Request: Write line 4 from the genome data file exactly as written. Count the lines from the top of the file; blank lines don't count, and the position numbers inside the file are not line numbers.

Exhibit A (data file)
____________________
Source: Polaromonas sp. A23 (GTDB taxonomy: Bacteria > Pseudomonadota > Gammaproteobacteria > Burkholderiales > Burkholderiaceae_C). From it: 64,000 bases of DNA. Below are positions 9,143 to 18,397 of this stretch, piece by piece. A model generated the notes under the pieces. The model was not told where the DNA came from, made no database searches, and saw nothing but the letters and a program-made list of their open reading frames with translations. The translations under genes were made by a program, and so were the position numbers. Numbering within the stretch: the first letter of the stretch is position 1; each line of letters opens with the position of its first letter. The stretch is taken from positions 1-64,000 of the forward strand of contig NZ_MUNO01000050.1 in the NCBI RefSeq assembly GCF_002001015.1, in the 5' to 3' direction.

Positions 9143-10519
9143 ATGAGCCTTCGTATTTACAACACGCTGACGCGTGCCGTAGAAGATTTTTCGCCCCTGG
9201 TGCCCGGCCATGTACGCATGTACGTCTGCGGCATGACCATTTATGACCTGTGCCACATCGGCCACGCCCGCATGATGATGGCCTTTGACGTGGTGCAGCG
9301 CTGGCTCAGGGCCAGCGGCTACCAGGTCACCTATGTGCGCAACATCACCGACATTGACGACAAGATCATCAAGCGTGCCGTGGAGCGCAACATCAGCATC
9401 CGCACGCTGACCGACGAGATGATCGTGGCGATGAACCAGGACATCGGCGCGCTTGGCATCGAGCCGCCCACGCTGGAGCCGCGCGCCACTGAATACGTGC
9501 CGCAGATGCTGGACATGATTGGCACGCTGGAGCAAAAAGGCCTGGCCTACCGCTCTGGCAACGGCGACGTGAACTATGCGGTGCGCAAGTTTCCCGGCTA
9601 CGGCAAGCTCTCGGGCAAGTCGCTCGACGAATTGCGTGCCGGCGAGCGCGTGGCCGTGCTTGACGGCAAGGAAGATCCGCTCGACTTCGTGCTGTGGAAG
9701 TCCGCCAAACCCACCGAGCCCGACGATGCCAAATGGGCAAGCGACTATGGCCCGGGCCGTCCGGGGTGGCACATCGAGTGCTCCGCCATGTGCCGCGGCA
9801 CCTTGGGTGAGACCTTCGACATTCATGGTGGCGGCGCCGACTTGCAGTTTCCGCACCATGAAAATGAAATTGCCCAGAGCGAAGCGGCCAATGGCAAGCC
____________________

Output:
9201 TGCCCGGCCATGTACGCATGTACGTCTGCGGCATGACCATTTATGACCTGTGCCACATCGGCCACGCCCGCATGATGATGGCCTTTGACGTGGTGCAGCG